Daphné Vanessa (14:20): And if a borrower does not consolidate, but instead just pays the loan off. Is there a way to know, you know, whether it would have been faster to pay through consolidation or with the existing arrangement? Is there a calculator available for that at all?
Customer Service Rep (14:42): Um, we do have like an income driven, um, calculator or repayment calculator. We, um, we plug in the bars, you know, um, specific amounts, loan amounts, and that sort of thing in terms of, um, you know, what, they're, what they, what they borrowed, how much they're making, what their family size is, and that sort of thing in terms of, um, reverting, you know, in terms of saying whether it's better to, um, they would be able to pay it off sooner versus w versus, um, being a consolidated loan or making the payments, um, they would actually need to, um, speak to the consolidation team to make, to make sure of the specific amounts of what, um, the repayment amount will be in terms of whether it be, it will be paid off faster or not. Um, we can, we can kind of give them a gauge of what they qualify for in terms of either a standard graduated plan, you know, the different term length of repayment, but in terms of a consolidation, um, we, we really do, um, revert back to the student aid.gov in terms of giving them specific amounts to be, um, or specific guidelines of repayment and what's the fastest option to do so.
Customer Service Rep (16:21): Um, not all of us are trained in consolidation. Um, so, um, we do have, you know, certain parameters of what we can and cannot say to the bars in terms of, um, repayment plans. And, um, and we can always give them additional, um, additional information or sources to be able to, um, specifically guide them into what is the best plan for them.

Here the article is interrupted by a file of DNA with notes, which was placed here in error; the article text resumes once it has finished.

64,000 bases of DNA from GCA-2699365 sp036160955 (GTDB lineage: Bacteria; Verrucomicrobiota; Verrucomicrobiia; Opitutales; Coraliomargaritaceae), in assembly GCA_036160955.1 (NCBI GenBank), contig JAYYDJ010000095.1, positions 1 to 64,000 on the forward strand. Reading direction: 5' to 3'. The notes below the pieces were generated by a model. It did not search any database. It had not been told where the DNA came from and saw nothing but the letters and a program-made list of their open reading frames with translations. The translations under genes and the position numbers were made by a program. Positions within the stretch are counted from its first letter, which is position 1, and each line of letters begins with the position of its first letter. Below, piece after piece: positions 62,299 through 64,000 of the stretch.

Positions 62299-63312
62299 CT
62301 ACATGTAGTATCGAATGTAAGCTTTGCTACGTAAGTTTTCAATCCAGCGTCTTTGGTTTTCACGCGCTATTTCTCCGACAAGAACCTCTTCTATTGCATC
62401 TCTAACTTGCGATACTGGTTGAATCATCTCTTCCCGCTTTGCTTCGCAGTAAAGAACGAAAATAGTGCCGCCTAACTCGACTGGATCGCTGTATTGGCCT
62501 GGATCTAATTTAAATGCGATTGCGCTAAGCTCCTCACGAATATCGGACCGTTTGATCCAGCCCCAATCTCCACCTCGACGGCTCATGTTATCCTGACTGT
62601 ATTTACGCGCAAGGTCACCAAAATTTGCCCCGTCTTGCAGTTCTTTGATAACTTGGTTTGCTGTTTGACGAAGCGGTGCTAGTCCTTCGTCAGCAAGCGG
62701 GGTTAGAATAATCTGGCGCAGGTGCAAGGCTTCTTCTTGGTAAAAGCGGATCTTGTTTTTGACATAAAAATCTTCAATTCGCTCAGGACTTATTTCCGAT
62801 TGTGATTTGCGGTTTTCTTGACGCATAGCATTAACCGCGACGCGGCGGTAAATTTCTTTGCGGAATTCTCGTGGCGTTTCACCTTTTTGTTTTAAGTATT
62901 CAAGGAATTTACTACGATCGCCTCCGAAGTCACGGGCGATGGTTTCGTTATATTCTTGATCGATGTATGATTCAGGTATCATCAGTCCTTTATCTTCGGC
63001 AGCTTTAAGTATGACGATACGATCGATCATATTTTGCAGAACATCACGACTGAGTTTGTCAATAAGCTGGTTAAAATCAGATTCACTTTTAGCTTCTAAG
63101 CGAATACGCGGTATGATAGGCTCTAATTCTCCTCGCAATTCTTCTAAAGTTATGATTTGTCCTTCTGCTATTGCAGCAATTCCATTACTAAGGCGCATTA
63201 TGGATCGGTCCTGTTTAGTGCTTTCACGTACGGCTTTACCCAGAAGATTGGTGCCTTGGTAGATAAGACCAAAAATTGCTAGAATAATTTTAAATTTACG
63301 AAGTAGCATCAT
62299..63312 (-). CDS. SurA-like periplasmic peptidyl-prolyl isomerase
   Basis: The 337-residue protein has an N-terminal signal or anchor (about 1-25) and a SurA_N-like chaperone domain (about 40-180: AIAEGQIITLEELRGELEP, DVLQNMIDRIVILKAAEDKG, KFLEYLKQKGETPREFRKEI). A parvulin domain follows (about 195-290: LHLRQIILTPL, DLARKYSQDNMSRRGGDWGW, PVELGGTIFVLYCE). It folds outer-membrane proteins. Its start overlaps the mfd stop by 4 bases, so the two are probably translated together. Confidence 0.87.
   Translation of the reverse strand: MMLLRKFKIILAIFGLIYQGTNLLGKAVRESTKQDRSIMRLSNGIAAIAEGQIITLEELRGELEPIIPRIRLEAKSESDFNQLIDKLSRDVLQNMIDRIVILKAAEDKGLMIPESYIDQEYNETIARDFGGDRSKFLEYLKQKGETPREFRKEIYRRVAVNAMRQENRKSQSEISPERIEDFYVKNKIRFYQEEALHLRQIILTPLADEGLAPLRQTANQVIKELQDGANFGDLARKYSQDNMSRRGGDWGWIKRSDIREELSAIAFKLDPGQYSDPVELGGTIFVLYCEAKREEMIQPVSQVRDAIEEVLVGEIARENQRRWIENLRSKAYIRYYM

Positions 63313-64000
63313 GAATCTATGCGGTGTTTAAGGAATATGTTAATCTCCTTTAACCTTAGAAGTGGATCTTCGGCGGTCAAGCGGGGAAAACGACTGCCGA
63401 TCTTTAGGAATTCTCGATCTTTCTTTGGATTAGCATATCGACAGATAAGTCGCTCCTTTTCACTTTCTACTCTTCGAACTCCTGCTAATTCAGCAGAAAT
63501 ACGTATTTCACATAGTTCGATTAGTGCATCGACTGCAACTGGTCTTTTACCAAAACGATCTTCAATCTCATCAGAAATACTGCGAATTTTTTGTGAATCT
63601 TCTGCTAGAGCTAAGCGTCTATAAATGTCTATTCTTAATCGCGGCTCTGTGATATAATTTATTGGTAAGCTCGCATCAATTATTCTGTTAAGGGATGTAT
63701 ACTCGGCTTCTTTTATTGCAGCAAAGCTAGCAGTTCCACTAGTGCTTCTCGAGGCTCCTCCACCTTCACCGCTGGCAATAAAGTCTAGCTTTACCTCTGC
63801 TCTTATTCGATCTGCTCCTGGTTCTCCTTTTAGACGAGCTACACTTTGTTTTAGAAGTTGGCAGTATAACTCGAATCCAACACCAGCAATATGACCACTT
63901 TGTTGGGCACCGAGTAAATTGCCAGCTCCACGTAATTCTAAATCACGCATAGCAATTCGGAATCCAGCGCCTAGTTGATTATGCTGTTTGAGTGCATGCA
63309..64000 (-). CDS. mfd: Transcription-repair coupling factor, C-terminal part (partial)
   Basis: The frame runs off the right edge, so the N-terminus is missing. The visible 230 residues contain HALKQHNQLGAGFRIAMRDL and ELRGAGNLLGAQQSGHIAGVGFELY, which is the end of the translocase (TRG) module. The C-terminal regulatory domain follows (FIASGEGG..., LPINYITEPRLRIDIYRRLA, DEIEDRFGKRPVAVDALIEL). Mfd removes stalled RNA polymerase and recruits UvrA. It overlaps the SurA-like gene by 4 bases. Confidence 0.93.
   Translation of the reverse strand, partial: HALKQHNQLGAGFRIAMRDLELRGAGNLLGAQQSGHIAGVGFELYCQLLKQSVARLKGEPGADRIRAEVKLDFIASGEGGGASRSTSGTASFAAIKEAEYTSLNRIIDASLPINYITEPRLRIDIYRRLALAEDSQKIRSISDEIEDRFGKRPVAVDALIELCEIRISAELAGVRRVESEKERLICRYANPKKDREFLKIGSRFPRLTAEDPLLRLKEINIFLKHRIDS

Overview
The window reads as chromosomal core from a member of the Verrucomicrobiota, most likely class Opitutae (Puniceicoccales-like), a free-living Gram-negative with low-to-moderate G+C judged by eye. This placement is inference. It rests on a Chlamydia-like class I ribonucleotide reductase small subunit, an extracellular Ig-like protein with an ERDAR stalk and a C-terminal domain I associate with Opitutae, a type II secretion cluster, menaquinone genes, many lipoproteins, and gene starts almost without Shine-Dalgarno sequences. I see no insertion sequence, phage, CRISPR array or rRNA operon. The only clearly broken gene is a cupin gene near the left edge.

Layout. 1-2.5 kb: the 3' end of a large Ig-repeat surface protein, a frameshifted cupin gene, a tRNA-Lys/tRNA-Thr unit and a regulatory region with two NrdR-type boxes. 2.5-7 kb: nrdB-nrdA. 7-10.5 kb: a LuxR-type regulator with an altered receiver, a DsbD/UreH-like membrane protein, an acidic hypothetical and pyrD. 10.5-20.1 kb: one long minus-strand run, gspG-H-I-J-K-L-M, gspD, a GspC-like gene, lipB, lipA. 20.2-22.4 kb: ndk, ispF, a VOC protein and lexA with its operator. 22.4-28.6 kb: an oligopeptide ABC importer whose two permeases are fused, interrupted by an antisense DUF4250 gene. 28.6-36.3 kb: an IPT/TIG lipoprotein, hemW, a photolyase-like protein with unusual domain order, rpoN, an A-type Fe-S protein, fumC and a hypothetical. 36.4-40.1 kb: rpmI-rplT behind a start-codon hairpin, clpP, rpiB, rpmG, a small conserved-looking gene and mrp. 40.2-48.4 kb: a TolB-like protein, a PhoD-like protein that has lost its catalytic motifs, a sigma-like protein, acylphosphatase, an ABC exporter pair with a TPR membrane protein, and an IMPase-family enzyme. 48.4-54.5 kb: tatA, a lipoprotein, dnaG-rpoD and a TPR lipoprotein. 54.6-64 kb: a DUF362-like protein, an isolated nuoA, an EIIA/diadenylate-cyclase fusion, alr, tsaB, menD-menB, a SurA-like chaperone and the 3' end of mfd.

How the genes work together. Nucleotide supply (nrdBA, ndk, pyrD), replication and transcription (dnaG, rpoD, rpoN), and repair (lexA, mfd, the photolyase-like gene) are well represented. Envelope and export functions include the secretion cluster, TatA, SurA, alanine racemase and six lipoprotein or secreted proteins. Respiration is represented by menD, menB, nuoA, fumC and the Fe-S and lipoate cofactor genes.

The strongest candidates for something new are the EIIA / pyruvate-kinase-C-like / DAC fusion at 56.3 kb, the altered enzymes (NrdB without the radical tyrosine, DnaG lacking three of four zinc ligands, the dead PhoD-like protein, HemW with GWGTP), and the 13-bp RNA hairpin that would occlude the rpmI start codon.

Daphné Vanessa (16:53): That makes sense. And I know that there's, income-based repayment, we covered a few other programs, two things that I think that we didn't cover are pay as you earn and repay as you earn. Can you talk to me a little bit about what are the differences between those programs who qualifies for them and how are those options better? Both for reducing the amount of payment and also for reducing the total amount of interest paid over the course of the loan.
Customer Service Rep (17:30): Okay. So, um, basically those two programs are income-based programs. Um, the revised pay as you earn is, um, is basically what, what the bars are able to, um, when they qualify for it. Um, there are interest subsidies. So for instance, on the revised page, you learn, um, they can, um, for the first three years, the government will, um, pay a hundred percent of the unpaid interest on their subsidized loans. And then after that, they'll pay 50% of the unpaid interest on their subsidized and unsubsidized loans. So what that will be able to do is I kind of, um, give them the idea of, um, when you're growing your hair out. Um, if your, the subsidized loans are ones that, um, stay as they are, you know, they th the interest doesn't, um, acute, well, it doesn't grow every day, I mean, or accumulate interest every day.
Customer Service Rep (18:44): Um, the, um, subsidized loans do so, um, basically, um, it does help the borrower to be able to, um, to have some of the interest paid down, especially on the revised pay as you are in plan, because, um, um, they pay for a hundred percent of the unpaid interest on the subsidize loans. And then after that, they pay 50% of the unpaid interest on the subsidized and unsubsidized loans. Um, the pay as you are in plan, um, just does the 50% of each of the subsidized and unsubsidized loans. So it does, um, help the borrower to be able to, um, I guess, have a contribution from the department of education to help pay on the unpaid interest. So that, that will act, um, over time it could bring their monthly payment amount down because, um, the government is actually helping to get some of the interest on those subsidized or unsubsidized loans paid off for them instead of them having to do it all themselves. So that's kind of a, um, a perk of the revised pay as you are in plans.